Haifa Addas, Lina Samman, Sahar Parham Al Awadhi And Gada Shaikli On What It Means To Be A Strong Woman Today

Interview, Leadership, Women Empowerment, Mother, Women in Business, Emirati Women, Female Empowerment
Kristin Nystrom
What glass ceiling?

HAIFA ADDAS

42, Syrian / Lebanese, founder of Instaglam

“I feel the term ‘female empowerment’ is often used in the wrong way. I’m a Muslim, and in Islam, women have always been empowered. I was privileged enough to be raised by a very strong woman. My mum spoke no Arabic but moved to Saudi when she was 17. When my grandfather suddenly found himself jobless, she opened a salon and supported her whole family. I’ve inherited her philosophy, but I understand that it’s not the same for everyone, so I think for empowerment to gain more traction we need to push education and encourage women who already have the power to pay it forward. We should all try to have a positive impact on our surroundings. That’s what I try to do with the people that work for me at Instaglam. My aim is for it to become the worldwide trusted beauty partner for women so that you can travel anywhere and book hair and make-up to come to you. I feel so happy to be a woman, as working in beauty it has given me an advantage. My grandma was Miss Lebanon so it’s in my blood, too. She set an example to me and I hope that I’m doing the same for future generations of women. My message is that everything is possible. If you really want something, you can achieve anything.” 

Blazer, Dhs2,050, Rotate at Harvey Nichols–Dubai. Earrings, Dhs1,080; Ring, Dhs960, both Ennui 

LINA SAMMAN

52, Syrian, international fashion ambassador

“I’ve done so many fun projects with fashion brands over the years – the highlight was becoming the face of Nina Ricci in the Middle East and creating a limited-edition bag with them that sold out – but my main job is being a mother. I’ve raised two successful, strong women and I’m so proud. I’ve done my best to pass on the message of empowerment to both my daughters, Tala and Tamara, and taught them to always be themselves and to stand up and fight when they need to. Life is changing now and you need to have a voice, although I’ve always had that attitude, even when I was little. I was always a bit of a rebel, but I’m more of one now than ever. It can be hard for anyone to speak up these days, though – not just women. But I try. I really feel that social media has given me a voice to do that, and I like to use it in a smart, genuine way. I will only ever post things that are authentic and natural – I don’t do it for anyone else. To me, that’s empowered.”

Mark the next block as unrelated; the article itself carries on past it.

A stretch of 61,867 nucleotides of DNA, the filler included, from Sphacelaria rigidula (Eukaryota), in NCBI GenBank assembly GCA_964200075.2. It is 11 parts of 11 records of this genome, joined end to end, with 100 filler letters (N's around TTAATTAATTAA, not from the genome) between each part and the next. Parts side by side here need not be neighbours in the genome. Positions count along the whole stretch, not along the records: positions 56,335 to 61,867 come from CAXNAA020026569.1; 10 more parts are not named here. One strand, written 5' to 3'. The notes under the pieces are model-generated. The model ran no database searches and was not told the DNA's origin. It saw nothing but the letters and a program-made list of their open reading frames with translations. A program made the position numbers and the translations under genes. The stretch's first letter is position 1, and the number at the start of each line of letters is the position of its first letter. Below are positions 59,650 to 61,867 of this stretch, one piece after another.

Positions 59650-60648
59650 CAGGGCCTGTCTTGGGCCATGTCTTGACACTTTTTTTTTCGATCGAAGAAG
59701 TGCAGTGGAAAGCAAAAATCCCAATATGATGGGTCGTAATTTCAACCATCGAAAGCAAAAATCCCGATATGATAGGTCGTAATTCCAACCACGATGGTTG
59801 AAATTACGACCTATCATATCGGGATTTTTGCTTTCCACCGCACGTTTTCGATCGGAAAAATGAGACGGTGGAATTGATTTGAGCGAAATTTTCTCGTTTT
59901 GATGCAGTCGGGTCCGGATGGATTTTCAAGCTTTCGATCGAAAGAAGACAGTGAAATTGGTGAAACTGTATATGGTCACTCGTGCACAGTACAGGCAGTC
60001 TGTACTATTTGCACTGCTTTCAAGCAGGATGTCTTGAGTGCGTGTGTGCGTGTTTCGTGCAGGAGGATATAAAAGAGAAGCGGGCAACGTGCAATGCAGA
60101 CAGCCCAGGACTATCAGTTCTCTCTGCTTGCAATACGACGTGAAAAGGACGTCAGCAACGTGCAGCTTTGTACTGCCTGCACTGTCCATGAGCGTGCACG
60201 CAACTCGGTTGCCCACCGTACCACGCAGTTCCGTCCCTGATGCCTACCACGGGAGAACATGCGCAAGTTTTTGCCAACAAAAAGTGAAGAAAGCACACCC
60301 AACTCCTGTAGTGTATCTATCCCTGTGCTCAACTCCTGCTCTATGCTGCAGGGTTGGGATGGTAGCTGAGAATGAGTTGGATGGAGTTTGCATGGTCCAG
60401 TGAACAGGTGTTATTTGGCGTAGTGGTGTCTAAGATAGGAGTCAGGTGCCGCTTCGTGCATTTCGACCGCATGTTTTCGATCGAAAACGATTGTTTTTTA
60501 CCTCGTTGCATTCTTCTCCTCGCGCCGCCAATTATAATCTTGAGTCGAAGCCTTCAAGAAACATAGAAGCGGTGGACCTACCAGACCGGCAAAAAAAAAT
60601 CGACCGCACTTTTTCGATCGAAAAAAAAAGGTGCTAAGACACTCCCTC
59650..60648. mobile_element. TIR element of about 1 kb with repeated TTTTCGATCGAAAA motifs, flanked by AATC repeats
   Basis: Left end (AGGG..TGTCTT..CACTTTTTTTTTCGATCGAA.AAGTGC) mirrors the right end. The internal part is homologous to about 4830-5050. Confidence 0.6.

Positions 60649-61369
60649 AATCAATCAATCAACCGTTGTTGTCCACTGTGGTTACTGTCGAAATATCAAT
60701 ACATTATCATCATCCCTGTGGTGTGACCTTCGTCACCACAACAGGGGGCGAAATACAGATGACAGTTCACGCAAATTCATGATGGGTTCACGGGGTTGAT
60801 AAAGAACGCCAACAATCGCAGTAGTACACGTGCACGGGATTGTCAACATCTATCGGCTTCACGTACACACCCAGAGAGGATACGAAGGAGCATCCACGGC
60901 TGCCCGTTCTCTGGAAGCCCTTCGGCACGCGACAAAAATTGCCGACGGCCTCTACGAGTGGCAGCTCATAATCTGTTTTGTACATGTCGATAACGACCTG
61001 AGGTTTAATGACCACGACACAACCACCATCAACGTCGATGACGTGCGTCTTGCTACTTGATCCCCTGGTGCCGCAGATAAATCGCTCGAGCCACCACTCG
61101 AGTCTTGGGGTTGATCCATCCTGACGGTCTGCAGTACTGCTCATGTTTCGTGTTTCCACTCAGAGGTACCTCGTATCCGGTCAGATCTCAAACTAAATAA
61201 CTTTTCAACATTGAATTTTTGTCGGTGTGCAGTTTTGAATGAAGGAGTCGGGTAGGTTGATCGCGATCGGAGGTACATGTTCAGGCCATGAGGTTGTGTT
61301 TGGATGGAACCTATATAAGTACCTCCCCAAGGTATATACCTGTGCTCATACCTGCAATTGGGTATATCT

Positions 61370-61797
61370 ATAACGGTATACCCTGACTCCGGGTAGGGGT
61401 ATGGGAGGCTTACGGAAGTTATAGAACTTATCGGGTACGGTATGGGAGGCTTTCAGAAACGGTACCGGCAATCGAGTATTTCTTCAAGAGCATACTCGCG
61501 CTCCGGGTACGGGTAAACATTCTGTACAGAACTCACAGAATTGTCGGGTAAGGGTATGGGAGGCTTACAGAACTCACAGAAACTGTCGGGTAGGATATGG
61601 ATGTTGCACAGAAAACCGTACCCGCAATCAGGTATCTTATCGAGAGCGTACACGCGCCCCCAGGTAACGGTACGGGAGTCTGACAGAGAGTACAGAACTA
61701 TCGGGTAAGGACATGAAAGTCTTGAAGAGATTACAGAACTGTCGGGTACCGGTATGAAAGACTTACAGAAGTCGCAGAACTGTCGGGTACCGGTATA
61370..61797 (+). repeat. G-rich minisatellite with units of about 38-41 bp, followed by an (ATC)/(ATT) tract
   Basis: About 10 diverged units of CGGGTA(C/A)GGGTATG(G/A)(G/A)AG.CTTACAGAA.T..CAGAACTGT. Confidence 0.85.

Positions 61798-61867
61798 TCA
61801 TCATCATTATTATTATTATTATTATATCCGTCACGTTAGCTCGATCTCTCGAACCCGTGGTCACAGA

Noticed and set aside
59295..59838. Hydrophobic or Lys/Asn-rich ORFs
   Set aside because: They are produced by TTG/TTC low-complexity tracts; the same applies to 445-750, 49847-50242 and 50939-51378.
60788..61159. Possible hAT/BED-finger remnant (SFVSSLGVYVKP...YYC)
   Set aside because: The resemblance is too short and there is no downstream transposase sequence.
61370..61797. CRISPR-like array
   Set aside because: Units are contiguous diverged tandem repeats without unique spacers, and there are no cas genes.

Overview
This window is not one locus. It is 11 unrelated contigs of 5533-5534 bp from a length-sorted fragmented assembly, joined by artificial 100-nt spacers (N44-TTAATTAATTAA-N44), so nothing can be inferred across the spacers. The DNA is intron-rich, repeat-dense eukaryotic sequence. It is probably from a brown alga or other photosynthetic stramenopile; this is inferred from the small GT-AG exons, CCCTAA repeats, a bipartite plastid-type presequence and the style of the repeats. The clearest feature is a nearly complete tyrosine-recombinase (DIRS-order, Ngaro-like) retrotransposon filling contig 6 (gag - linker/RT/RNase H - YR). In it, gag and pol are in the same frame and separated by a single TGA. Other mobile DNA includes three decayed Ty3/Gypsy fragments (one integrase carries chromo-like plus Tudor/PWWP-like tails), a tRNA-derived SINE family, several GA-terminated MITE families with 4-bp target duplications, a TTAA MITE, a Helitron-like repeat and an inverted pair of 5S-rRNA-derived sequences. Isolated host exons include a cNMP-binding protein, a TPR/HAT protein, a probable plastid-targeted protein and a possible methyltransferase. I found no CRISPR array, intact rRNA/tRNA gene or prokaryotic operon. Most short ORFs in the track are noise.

Blazer, Dhs6,965, Off-White at Harvey Nichols–Dubai. Top, Dhs6,210, Tom Ford. Trousers, Dhs2,450, Max Mara. Bracelet, Dhs1,360, Ennui. Shoes, Lina’s own 

SAHAR PARHAM AL AWADHI

30, Emirati, chef at Burj Al Arab